This monster is my favorite though, that's my old PS2 that the case got shattered on when I caught the cord with my foot and dragged it off the entertainment center onto the concrete floor 5 feet below, managed to fix it with a case of beer, a bike tire, and some duct tape :D
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It still works to this day.

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#10 Muchoman1

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Posted 24 March 2012 - 06:37 PM

Haven't done too much with my computers, but I've rigged up other electronics haha.

Made a duct tape side panel on my first case after a friend stepped on the side panel when I had it off and broke window.
Replaced the dead fan on my buddies 500w coolermaster power supply with an off the shelf scythe slipstream and had to run the wire out of the psu and plug it into a fan header since it was a 3-pin and not a 2-pin.
The molex connecters for the LED strips in my case are cut apart molex to pci-e power adapters that I spliced on.

This monster is my favorite though, that's my old PS2 that the case got shattered on when I caught the cord with my foot and dragged it off the entertainment center onto the concrete floor 5 feet below, managed to fix it with a case of beer, a bike tire, and some duct tape :D
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It still works to this day.


That thing is truly an abomination.

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#11 dragonsdontfly

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Posted 27 March 2012 - 03:47 AM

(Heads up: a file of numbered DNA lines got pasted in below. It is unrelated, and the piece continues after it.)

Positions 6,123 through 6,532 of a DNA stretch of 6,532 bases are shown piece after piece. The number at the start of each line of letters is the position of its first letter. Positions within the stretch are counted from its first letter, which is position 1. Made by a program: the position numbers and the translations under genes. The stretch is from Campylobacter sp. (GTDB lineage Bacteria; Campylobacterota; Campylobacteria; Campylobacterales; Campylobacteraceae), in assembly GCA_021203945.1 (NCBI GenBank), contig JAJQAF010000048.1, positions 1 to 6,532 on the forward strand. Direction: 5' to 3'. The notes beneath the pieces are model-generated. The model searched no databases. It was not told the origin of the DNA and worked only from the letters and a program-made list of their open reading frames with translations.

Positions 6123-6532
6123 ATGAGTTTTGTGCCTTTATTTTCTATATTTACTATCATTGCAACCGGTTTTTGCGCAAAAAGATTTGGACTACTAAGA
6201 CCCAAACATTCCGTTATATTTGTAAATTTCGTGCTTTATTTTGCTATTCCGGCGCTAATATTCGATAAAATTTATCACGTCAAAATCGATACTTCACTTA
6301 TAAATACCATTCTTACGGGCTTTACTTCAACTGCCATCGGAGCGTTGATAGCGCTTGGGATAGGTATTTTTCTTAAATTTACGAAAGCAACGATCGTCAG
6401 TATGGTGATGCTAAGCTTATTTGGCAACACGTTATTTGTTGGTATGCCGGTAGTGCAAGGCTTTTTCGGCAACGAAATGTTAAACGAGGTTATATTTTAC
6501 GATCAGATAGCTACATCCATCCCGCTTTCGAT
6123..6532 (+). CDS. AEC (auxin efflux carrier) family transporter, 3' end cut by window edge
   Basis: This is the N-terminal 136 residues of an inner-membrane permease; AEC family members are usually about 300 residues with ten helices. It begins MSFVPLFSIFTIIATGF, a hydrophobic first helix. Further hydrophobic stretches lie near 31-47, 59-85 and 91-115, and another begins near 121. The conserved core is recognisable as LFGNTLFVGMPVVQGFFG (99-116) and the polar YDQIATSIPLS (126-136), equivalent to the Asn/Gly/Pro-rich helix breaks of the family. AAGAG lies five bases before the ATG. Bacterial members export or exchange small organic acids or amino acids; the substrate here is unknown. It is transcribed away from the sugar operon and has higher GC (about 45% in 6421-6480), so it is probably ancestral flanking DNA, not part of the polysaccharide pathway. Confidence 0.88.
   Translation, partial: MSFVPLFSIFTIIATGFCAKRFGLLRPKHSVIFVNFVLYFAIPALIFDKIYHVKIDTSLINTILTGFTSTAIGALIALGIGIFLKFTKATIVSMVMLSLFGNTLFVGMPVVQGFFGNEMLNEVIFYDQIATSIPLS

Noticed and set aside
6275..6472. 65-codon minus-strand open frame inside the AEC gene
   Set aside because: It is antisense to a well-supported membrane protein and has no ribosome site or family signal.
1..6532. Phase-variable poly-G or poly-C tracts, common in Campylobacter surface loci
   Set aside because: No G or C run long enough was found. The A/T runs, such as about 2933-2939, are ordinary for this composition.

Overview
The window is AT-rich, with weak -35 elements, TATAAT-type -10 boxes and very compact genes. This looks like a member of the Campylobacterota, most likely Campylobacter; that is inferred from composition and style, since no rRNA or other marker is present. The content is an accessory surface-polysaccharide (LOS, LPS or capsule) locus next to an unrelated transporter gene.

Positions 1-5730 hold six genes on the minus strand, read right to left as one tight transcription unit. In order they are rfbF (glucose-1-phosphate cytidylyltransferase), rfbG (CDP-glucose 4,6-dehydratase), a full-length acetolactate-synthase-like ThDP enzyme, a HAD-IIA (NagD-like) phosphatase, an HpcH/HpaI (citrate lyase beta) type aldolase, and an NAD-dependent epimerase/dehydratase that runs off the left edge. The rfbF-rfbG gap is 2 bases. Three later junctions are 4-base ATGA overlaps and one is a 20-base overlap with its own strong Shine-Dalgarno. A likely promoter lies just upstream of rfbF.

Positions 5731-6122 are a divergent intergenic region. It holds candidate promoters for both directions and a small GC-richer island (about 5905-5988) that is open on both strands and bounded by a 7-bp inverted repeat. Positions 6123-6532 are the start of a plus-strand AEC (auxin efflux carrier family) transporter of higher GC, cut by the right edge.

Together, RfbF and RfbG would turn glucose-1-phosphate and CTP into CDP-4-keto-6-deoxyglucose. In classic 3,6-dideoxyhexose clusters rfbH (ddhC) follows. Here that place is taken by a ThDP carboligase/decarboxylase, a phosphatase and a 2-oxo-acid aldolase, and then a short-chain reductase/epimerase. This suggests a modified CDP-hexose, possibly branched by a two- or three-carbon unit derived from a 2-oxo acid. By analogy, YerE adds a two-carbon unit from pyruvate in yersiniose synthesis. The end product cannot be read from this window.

I forgot to mention something, kind of a "tip" for cheap soldering:

The lighter, pliers, and oven mitt combo were used a certain way. I didn't just burn the board with the lighter:

I held the pliers with the oven mitt, and heated the pliers up: Using the tip of them as a "touch point" for soldering. Much like soldering copper pipes: Heat the middle, and the end will eventually be hot enough to melt solder on touch.

This is a safer (but slower) way to solder.. I wouldn't advise even trying direct lighter contact to anything except maybe speaker wires.

--Edit: If you're really impatient, use ALL METAL NEEDLENOSE PLIERS (NO RUBBER OR PLASTIC HANDLES- like I did) and let them sit over the flame of your stove for about 5 minutes, then grab them with the oven mitt. Can usually get a few points soldered this way before reheating them. This is what I did at first, but once it got hot enough using the lighter worked for reheats.

Edited by dragonsdontfly, 27 March 2012 - 03:51 AM.


#12 Andrewr05

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Posted 27 March 2012 - 08:01 AM

My life revolves around making and modifying things, I've always been hands on.
Some people scoff at such things "That is so redneck", but to me it's just the way to do it.
I couldn't buy something new without trying to make do with what I have or re-purposing or attempting to fix what it's replacing.

Function over form for me.

Actually I've grown to like the DIY, rough, modified, hand-built look.
It adds a bit of a personal touch, some individuality to the object.


Plus tinkering with things is fun and usually cheaper.

Redneck engineering and Ghetto modding for life.